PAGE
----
The rank of admiral is the highest possible military rank in the United States Navy, but admirals are rarely at sea. My understanding is that by the time you reach admiral status, your duties are mostly supervisory, but reaching such a high rank takes dedication, proven skills, and many years of service and training. Giving this title to a person who has little interest in boats, has never been at the helm, or who calls the engine room “the place down there where the motor thingy is” makes no sense in a realistic way, so I’m left to assume this is one of those “let her wear the phony crown so I can do my boat stuff” titles. I’ve yet to find any woman who likes being called “admiral”. In fact, every single woman I’ve asked says she hates the title, so why does it persist? ARE there women out there somewhere who like it, and if there are, why do they? To me, it feels condescending. Maybe it’s a generational thing. Maybe it’s a “wink wink, let him call me admiral, I know I really AM the boss” thing. Maybe it’s what some women put up with so that if they go boating, they’ll get those diamond earrings they want once the trip to Alaska is over. Maybe it’s supposed to be tongue-in-cheek and I’m being far too serious about it. Could easily be. It’s happened before.

Okay, so here’s the current situation. I’ve been forced invited to participate in a panel at Trawlerfest called “Admirals Roundtable” — for women only, of course. Prior to this panel, I’ll be giving three other seminars with my Slowboat partners, Kevin and Sam (details here), but after my last seminar I’ve agreed to show up for this admiral thing. The other women on the panel are all accomplished boaters who have way more experience than I do, and I’m pretty sure no one calls them admiral. (Or maybe they do!? It’s so confusing!!) When I was approached about doing this panel, one of the selling points was that this roundtable was happening at the same time as the diesel engine workshop!!! How convenient, right? The assumption is that the men will all sign up for the diesel workshop. What will their wives do in the meantime? Let’s make something for the little ladies to attend! So now I have to willingly connect myself publicly with the word “admiral” when I’d much rather be learning more about diesel engines. And I’m worried.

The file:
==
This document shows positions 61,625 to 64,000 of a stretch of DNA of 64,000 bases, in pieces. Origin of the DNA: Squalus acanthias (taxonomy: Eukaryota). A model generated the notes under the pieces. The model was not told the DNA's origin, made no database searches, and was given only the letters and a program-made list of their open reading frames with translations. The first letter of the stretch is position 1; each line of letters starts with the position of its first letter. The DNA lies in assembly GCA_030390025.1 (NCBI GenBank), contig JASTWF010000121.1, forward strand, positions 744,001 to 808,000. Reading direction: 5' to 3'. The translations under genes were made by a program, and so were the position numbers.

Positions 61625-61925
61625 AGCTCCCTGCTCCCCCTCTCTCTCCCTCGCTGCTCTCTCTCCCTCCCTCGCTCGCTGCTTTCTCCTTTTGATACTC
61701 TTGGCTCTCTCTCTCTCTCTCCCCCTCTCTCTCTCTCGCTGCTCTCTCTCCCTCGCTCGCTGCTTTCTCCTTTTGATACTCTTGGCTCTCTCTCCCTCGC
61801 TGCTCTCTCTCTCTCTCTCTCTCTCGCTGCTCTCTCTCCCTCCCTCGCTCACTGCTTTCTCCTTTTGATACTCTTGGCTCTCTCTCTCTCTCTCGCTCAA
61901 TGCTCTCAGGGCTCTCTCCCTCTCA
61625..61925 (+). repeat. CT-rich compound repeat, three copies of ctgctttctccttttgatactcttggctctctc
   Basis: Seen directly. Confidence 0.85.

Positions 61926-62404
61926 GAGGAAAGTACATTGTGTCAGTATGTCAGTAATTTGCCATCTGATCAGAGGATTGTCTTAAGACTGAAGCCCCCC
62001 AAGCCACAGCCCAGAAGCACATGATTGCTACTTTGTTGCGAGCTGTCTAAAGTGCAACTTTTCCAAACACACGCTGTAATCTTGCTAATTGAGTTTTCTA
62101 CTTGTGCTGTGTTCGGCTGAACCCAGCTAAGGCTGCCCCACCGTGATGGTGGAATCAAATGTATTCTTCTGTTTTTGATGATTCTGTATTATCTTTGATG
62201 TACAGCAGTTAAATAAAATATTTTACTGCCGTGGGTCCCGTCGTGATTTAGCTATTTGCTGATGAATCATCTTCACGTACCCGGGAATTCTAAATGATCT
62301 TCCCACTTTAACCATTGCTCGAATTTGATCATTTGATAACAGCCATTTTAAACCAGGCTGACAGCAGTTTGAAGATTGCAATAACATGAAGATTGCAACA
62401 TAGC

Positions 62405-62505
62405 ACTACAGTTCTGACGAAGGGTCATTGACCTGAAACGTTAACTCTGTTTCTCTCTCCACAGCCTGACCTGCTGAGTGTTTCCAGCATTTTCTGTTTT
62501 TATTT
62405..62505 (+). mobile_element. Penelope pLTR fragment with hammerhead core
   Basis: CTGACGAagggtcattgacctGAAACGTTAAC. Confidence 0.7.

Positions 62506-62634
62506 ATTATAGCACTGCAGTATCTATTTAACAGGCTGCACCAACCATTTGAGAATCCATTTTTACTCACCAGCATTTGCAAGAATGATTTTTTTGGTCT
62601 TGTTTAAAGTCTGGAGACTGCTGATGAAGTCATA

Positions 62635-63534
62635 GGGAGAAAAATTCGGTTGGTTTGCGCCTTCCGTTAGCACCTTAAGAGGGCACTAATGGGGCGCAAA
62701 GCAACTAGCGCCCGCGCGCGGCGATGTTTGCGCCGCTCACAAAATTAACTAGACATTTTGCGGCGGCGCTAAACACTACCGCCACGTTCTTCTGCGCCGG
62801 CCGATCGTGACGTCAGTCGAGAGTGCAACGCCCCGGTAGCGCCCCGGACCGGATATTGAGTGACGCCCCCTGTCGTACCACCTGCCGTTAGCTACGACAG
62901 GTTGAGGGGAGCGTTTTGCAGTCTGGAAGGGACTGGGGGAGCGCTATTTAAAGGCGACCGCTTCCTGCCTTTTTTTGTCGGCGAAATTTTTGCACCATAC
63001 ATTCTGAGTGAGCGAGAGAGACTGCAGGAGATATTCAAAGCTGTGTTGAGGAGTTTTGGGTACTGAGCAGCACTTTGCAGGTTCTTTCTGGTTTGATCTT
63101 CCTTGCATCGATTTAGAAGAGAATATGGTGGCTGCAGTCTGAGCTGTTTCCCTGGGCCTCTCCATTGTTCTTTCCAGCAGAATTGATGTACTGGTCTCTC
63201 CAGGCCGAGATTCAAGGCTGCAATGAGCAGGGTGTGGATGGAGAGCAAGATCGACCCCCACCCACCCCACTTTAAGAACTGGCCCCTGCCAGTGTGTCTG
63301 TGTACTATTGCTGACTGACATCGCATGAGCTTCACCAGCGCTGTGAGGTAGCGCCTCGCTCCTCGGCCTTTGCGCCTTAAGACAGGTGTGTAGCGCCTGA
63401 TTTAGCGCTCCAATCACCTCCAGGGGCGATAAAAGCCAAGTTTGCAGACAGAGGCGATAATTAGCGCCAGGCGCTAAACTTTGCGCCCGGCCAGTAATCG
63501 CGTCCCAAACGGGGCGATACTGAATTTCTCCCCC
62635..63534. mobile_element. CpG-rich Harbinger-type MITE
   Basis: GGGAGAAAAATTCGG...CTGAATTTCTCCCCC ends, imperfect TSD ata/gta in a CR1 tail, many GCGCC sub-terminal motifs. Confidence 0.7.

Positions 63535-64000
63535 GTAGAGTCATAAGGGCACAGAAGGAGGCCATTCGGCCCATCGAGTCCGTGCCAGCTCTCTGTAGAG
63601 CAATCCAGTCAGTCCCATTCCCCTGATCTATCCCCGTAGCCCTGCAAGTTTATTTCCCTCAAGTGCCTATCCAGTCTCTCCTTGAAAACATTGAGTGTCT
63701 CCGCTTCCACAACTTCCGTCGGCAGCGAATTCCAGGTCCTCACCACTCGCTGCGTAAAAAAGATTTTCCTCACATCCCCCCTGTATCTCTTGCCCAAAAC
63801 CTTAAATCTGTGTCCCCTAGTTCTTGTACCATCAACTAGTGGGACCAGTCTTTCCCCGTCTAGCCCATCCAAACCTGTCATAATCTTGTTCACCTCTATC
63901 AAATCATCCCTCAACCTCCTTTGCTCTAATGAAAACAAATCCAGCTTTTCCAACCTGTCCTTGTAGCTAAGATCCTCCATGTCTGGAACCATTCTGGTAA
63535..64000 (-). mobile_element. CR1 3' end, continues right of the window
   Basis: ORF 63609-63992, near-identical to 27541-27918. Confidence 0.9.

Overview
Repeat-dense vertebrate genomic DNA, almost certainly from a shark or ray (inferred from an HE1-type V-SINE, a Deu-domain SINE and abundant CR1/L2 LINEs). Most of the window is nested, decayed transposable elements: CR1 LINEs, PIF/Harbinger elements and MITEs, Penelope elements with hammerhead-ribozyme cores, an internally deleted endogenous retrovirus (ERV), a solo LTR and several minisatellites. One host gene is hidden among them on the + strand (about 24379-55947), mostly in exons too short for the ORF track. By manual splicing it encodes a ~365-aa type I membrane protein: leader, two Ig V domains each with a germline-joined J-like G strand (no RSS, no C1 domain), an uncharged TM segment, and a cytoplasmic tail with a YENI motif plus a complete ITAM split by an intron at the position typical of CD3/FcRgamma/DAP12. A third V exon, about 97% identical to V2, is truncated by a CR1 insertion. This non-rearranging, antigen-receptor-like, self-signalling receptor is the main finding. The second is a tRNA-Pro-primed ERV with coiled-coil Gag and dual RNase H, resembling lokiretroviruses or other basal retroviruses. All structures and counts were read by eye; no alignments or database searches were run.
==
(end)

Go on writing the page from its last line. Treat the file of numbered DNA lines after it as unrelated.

I’m worried about what I’ll say. I’m worried because I’m not the admiral. Will the women coming to this roundtable all show up wearing admiral hats? Will I have to shush myself so I don’t offend anyone with my cranky view on this? Am I missing something and this whole admiral thing is actually a very cool underground club for women that I really DO want to be a part of? I guess I’ll find out!

In the meantime, if you have any insight or opinions on the matter, do speak up. I’d love to know what you think.

Even if you’re a man.

43 thoughts on “Please Don’t Call Me Admiral”

  1. I wonder if the term was originally used because in at least the British Navy the Admiral is on the flagship, and did not take a role in the running of the ship, only in the running of his fleet. The running of the flagship was delegated to the captain.
    On another point – dictionaries merely record how a word is used. They do not place some formal approval on the word. That is why they record negative or unpleasant uses of a word.

    • I dunno. From what I hear, the whole “Admiral” thing that I’m speaking about only happens in the U.S. And yes, of course dictionaries don’t have judgment…I was merely trying to be funny. 🙂

  2. In one of their books, (it’s been too many decades for me to recall which one) Kate Swift and Casey Miller point out that originally “man” meant young adult, with women and wer referring to female and male young people, so helmsman may be less sexist than you think.

    Meaning (always) depends on context. On our sailboat I’m the captain, deck gang, and navigator. My wife is the helmsman and, yes, admiral.

    Since I’m actually ex-Navy Admiral is title of respect, not derision. (Likewise, it took me a long time to accept being called “Captain” simply because I ponied up enough money to buy a boat).

    First of all, she’s the helmsman because 99% of the time she’s better at it than I am. Docking and course adjusting a sailboat requires subtlety and focus; she’s the deeper thinker and more patient one. I’m the captain because sometimes decisiveness becomes important — a good decision now is better than an ideal decision later.

    And I’m the navigator because it’s better if the navigator and helmsman are different people, plus I did it professionally in my Navy days.

    And she’s the admiral — meaning that she’s the primary decision making for questions like whether we’ll do an overnight away from the marina, sleep overnight or just do a day trip, etc. (Part of this is because she owns her own company and therefore sometimes has more time sensitive work commitments than I do).